2015-12-31 23:07

使用密码脚本加密的安全性如何? (Golang,AES256,pbkdf2,hmac)

  • aes
  • security
  • encryption

First, I want to say that this is just an learning exercise and I do not intend to use this in production.

I wrote a small application in Golang with two functions: encrypt(plaintext string, password string) and decrypt(encrypted string, password string)

The encryption steps are:

  1. Generate random 256 bits to use as salt
  2. Generate 128 bits to use as an Initialization Vector
  3. Use PDKDF2 to generate a 32 bit key from the password and salt
  4. Generate an 32 bit HMAC with the key and plaintext, and append it to the beginning of the plaintext
  5. Encrypt the hmac+plaintext with AES in CFB mode

The returned byte array looks like this:

[256 bit salt] [128 bit iv] encrypted([256 bit hmac] [plaintext])

When decrypting:

  1. Extract the salt and use it with the provided password to compute the key
  2. Extract the IV and decrypt the encrypted portion of the ciphertext
  3. Extract the mac from the decrypted value
  4. Validate the mac with the plaintext

I'm not crazy enough to use my own encryption script in any production projects, so please point me to any libraries that do this for me (simple password / message encryption that is relatively secure)

Here is the source code to the two functions:

package main

import (

const saltlen = 32
const keylen = 32
const iterations = 100002

// returns ciphertext of the following format:
// [32 bit salt][128 bit iv][encrypted plaintext]
func encrypt(plaintext string, password string) string {
    // allocate memory to hold the header of the ciphertext
    header := make([]byte, saltlen + aes.BlockSize)

    // generate salt
    salt := header[:saltlen]
    if _, err := io.ReadFull(rand.Reader, salt); err != nil {

    // generate initialization vector
    iv := header[saltlen:aes.BlockSize+saltlen]
    if _, err := io.ReadFull(rand.Reader, iv); err != nil {

    // generate a 32 bit key with the provided password
    key := pbkdf2.Key([]byte(password), salt, iterations, keylen, sha256.New)

    // generate a hmac for the message with the key
    mac := hmac.New(sha256.New, key)
    hmac := mac.Sum(nil)

    // append this hmac to the plaintext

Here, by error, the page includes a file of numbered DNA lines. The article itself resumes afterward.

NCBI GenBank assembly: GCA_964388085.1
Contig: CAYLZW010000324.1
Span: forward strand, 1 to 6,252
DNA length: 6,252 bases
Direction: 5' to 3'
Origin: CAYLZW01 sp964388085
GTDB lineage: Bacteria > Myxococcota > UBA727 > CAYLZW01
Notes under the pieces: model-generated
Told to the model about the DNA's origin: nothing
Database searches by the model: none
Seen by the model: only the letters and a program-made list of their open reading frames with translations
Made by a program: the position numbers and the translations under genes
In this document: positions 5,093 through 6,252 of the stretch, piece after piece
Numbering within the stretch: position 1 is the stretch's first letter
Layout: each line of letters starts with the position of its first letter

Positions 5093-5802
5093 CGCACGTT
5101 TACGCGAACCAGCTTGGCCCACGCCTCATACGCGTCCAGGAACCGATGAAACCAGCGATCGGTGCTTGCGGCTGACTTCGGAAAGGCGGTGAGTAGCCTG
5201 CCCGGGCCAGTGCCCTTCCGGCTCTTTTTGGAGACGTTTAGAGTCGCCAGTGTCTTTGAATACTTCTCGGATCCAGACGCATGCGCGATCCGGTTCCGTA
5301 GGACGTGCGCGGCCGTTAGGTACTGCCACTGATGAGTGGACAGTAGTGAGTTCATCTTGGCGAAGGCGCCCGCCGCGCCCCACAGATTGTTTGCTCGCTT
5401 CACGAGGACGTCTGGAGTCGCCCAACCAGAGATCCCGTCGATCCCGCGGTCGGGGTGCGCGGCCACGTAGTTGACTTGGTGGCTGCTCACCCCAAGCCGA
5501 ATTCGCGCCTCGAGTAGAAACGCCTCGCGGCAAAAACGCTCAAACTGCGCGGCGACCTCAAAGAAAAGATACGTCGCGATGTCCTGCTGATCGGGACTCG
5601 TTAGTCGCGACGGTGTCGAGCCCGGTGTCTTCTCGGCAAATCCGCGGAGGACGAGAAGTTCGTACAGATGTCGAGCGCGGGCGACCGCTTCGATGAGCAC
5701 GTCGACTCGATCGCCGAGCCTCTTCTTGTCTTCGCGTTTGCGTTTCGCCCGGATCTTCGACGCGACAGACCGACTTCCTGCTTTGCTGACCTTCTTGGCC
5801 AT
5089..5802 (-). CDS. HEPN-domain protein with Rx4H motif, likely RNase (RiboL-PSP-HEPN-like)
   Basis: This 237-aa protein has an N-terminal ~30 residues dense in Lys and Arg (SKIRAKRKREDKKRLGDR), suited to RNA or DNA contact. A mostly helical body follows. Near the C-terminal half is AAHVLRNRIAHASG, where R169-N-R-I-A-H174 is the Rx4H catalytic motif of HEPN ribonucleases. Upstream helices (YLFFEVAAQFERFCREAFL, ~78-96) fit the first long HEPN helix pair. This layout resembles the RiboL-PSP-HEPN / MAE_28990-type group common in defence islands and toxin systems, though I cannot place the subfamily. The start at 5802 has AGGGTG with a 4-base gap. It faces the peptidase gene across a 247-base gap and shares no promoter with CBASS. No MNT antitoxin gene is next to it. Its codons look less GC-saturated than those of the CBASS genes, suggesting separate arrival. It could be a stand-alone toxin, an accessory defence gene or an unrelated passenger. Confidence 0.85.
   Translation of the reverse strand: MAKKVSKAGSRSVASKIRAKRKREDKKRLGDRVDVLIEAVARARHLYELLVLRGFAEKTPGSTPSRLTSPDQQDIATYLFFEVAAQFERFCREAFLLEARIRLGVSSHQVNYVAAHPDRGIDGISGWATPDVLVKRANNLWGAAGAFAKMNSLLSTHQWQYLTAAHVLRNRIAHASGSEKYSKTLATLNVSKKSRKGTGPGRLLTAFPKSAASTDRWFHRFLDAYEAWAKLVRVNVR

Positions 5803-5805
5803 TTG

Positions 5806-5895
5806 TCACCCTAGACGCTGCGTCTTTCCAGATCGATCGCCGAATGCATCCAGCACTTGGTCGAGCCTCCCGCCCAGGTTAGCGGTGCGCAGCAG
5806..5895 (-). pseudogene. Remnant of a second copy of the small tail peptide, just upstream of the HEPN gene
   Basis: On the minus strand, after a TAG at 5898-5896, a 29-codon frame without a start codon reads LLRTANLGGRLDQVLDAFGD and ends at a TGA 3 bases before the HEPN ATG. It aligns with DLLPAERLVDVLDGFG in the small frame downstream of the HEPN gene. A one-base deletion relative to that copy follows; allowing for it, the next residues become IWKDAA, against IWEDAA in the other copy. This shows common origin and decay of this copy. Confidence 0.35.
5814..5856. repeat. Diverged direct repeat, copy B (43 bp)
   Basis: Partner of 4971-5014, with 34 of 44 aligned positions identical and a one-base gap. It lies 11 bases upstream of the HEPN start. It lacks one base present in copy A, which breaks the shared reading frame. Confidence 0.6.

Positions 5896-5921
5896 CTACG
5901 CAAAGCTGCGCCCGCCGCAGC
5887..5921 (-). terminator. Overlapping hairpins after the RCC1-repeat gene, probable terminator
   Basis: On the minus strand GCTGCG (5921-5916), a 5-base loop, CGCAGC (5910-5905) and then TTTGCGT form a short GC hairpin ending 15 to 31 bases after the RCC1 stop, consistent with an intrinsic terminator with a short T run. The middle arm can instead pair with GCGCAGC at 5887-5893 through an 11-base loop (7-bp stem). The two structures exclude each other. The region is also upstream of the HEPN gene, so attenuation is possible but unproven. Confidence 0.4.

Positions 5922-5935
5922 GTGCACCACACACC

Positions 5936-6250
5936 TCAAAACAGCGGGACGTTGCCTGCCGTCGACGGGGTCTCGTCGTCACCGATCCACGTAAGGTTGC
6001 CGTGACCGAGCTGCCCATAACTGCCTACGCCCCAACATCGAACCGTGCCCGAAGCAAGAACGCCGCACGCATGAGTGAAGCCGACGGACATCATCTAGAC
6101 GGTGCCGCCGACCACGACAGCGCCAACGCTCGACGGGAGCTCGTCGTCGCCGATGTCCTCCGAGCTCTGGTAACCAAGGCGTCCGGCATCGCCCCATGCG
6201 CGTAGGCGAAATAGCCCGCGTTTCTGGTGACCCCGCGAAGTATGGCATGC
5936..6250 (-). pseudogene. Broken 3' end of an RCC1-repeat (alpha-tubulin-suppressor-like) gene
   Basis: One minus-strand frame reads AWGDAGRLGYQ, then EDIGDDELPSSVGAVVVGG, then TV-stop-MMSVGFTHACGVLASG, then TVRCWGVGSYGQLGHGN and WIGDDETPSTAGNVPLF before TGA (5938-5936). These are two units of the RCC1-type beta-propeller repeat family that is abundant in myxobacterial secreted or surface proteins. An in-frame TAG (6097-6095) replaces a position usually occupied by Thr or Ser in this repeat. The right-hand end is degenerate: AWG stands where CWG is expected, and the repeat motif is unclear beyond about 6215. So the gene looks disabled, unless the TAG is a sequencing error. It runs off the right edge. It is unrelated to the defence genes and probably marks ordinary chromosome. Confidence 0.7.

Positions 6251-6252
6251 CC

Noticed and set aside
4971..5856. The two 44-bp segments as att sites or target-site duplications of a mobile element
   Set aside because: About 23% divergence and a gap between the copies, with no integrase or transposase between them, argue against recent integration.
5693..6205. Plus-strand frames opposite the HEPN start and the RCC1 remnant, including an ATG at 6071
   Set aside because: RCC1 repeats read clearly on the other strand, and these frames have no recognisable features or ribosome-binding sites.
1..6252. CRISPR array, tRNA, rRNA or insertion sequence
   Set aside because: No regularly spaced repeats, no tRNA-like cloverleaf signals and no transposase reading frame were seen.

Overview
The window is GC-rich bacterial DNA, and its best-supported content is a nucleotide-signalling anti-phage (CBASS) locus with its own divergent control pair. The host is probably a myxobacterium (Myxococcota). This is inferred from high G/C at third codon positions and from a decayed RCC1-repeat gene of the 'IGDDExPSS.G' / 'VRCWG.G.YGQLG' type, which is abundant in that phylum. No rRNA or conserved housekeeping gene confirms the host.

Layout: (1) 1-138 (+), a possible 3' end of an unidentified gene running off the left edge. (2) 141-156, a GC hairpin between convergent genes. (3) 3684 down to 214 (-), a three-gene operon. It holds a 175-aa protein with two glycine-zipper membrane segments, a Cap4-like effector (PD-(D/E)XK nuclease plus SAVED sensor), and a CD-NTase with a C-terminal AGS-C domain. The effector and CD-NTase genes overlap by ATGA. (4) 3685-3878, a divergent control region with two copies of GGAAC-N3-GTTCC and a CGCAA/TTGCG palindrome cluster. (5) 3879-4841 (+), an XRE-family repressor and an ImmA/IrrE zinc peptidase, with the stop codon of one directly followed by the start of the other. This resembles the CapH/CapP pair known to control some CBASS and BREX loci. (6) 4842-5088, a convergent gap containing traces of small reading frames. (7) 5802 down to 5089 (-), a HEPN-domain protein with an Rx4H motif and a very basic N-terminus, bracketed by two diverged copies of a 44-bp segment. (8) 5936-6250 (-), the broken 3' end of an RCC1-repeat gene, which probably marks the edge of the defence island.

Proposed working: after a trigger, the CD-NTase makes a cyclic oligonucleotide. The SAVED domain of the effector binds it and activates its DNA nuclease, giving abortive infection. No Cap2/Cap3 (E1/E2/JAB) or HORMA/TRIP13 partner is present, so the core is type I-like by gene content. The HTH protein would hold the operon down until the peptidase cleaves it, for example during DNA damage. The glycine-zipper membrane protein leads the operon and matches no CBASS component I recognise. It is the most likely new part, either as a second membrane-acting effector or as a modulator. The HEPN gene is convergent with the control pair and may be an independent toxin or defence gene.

plaintext = string(hmac) + plaintext

    //create the cipher
    block, err := aes.NewCipher(key)
    if err != nil {

    // allocate space for the ciphertext and write the header to it
    ciphertext := make([]byte, len(header) + len(plaintext))
    copy(ciphertext, header)

    // encrypt
    stream := cipher.NewCFBEncrypter(block, iv)
    stream.XORKeyStream(ciphertext[aes.BlockSize+saltlen:], []byte(plaintext))
    return string(ciphertext)

func decrypt(encrypted string, password string) string {
    ciphertext := []byte(encrypted)
    // get the salt from the ciphertext
    salt := ciphertext[:saltlen]
    // get the IV from the ciphertext
    iv := ciphertext[saltlen:aes.BlockSize+saltlen]
    // generate the key with the KDF
    key := pbkdf2.Key([]byte(password), salt, iterations, keylen, sha256.New)

    block, err := aes.NewCipher(key)
    if (err != nil) {

    if len(ciphertext) < aes.BlockSize {
        return ""

    decrypted := ciphertext[saltlen+aes.BlockSize:]
    stream := cipher.NewCFBDecrypter(block, iv)
    stream.XORKeyStream(decrypted, decrypted)

    // extract hmac from plaintext
    extractedMac := decrypted[:32]
    plaintext := decrypted[32:]

    // validate the hmac
    mac := hmac.New(sha256.New, key)
    expectedMac := mac.Sum(nil)
    if !hmac.Equal(extractedMac, expectedMac) {
        return ""

    return string(plaintext)
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  • douhei2002 douhei2002 6年前

    Note, since the question was about encrypting messages rather than passwords: If you're encrypting small messages rather than hashing passwords, Go's secretbox package—as part of its NaCl implementation—is the way to go. If you're intent on rolling your own—and I strongly recommend against it, unless it stays within your own dev environment—then AES-GCM is the way to go here.

    Otherwise, most of the below still applies:

    1. Symmetric encryption isn't useful for passwords. There should be no reason why you need the plaintext back—you should only care about comparing hashes (or, more precisely, derivative keys).
    2. PBKDF2, compared to scrypt or bcrypt, is not ideal (10002 rounds, in 2015, is probably a bit low too). scrypt is memory-hard and much harder to parallelize on a GPU, and in 2015, has had a sufficiently long life as to make it safer than bcrypt (you would still use bcrypt in cases where the scrypt library for your language wasn't great).
    3. MAC-then-encrypt has issues - you should encrypt-then-MAC.
    4. Given #3, you should use AES-GCM (Galois Counter Mode) over AES-CBC + HMAC.

    Go has a great bcrypt package with an easy-to-use API (generates salts for you; securely compares).

    I also wrote an scrypt package that mirrors that package, as the underlying scrypt package requires you to validate your own params and generate your own salts.

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